061513_Phoomph of July 4  

Designed by June McCrary Jacobs

These vibrant crafting projects will offer your patriotic celebrations the festive décor they deserve. Phoomph makes it easy for the whole family to be involved. Children and teens will enjoy learning to sew a mainstay of country-style crafting – Yo-yo’s! Assemble the projects together for some additional family fun. Make some extras for party favors for your guests, too.

 

What you will need:

  • Coats & Clark: Phoomph for Fabric:  Soft, two sheets each  of white, blue.
  • Coats & Clark  Threads:  Dual Duty XP General Purpose Thread: Color No. 100, White; Color No. 2250, Red; Color No. 4190,   Admiral
  • Red, white and blue fabric  scraps in prints and solids for yo-yo’s
  • Royal blue cotton print   fabric and ecru patriotic print fabric, 1/2 yard each
  • Star buttons, Article No. 189026, 15mm,  Color: White, two
  • Blue doll button, Article No. 181092, 8mm, Color: Blue, one
  • White baby rickrack trim, 6″ length for fuse
  •  Satin Ribbon:  1/4″ wide, one yard each of red,white, blue for streamers
  • Satin Ribbon:  1″ wide, one yard of red for firecracker embellishment
  • Polyester Trim:  1/2″ wide, royal blue, 1 1/4 yards
  • Glass beads for firecracker: One red 9mm faceted crystal and one red seed bead.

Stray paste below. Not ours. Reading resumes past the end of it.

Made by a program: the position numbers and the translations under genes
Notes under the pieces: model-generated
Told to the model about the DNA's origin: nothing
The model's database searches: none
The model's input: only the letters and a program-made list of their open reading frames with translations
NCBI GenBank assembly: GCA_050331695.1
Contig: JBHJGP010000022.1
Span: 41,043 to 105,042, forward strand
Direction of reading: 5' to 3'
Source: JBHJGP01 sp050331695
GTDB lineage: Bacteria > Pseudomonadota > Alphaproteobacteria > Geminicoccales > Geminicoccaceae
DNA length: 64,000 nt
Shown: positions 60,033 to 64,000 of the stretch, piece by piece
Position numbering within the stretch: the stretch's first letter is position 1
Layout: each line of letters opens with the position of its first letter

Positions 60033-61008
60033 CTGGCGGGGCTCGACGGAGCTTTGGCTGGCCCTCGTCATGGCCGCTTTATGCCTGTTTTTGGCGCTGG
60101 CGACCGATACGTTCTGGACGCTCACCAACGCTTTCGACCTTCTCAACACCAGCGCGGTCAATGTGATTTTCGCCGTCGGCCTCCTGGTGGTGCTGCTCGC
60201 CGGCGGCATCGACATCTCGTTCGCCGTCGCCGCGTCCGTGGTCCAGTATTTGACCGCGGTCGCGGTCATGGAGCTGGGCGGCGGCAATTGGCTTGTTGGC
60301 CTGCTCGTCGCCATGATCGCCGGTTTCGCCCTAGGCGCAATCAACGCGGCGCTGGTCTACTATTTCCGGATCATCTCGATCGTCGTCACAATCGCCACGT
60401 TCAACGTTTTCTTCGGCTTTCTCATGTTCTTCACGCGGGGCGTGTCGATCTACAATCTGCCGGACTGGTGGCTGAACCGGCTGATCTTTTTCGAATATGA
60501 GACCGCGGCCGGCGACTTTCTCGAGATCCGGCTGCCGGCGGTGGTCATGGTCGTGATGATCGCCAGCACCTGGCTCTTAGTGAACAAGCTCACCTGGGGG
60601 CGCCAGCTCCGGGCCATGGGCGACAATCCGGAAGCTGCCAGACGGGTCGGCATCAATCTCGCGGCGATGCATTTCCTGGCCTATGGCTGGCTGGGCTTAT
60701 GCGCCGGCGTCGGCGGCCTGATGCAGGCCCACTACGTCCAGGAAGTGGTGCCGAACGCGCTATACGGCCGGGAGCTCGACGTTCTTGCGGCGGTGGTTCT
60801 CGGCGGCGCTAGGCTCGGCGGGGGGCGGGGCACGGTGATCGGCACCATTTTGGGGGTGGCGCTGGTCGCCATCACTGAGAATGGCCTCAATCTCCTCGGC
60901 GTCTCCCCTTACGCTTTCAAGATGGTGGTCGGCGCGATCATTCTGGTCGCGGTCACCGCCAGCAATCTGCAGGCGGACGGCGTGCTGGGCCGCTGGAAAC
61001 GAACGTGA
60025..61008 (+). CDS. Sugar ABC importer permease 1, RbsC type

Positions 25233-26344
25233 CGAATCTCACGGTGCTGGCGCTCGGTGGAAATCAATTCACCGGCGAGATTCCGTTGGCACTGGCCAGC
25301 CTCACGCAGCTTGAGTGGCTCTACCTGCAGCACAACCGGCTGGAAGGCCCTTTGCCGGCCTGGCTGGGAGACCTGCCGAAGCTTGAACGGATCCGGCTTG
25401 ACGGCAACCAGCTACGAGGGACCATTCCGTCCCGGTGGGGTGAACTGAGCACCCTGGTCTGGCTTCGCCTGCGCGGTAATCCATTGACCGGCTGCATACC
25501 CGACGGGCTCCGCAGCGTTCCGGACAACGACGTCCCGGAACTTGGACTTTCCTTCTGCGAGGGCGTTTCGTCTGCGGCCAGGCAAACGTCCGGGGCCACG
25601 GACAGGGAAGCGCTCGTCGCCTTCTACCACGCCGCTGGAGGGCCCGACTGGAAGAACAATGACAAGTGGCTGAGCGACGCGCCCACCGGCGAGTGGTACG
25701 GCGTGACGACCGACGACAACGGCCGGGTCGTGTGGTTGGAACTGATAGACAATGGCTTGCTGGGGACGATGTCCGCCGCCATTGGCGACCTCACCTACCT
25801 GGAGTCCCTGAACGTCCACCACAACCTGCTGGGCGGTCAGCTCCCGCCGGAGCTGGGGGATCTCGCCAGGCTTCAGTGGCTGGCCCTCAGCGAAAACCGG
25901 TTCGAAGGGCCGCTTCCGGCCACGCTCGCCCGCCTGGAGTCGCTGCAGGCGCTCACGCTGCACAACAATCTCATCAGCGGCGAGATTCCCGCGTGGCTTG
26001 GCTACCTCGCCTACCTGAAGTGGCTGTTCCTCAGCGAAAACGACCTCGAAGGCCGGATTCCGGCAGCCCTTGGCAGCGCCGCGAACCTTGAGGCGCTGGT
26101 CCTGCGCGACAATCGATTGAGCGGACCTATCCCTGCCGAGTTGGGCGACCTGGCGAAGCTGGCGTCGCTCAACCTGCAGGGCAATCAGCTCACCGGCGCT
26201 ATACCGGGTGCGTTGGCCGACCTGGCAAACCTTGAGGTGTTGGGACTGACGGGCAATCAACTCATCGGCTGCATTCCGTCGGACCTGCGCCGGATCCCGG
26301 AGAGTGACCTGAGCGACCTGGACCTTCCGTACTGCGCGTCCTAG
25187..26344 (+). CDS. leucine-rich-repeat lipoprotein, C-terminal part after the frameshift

• Three 8″-long wooden skewers.
  • Two clean and thoroughly dry metal cans. Cans used for samples were 29 ounce cans from tomato puree, but soup or vegetable cans in the 15 ounce size range would also work well.
  • Iron and pressing board, Clover yo-yo makers (large size and small size), needle, craft scissors, invisible  tape, non-permanent marking tool (i.e., chalk wheel, tailor’s chalk).

 Directions:  Note: Press all fabrics before applying to Phoomph for Fabric and before making yo-yo’s.

061513_Phoomph of July 1

 

 

 Firecracker Project:

  • Apply a 4 5/8″ x 16″ piece of ecru bicentennial print fabric to a 4 5/8″ x 12″ piece of soft white Phoomph. Add an additional 4 5/8″ x 4″ piece of      Phoomph to completely back bicentennial print.
  • Remove backing sheet from Phoomph and apply directly to can, overlapping the edges.
  • Cover one side of two  white soft Phoomph 6″ squares with the print. Trace circles from the  can onto the fabric and trim off excess. Use a wooden skewer to poke two holes in the center of one circle (for insertion of rickrack fuse).
  • Fold the rickrack in half. Sew the large red bead to the rickrack at the fold. Sew seed bead to top of larger bead. Knot the rickrack and insert one end into each hole. Allow  an inch or so to act as fuse. Flip to wrong side and tie in knot. Use invisible tape to adhere ends to wrong side of circle.
  • Peel off backing from circles and adhere to top and bottom of the can.
  • Cut one 14″-length of  the royal blue polyester trim and secure each end with a piece of  invisible tape wrapped tightly around trim a couple of times to prevent  raveling. Trim a 1/8″ wide 12″-length of the blue Phoomph and adhere to wrong side of trim. Cut another 1/8″ by 2″ piece of      Phoomph and adhere to remaining length of trim.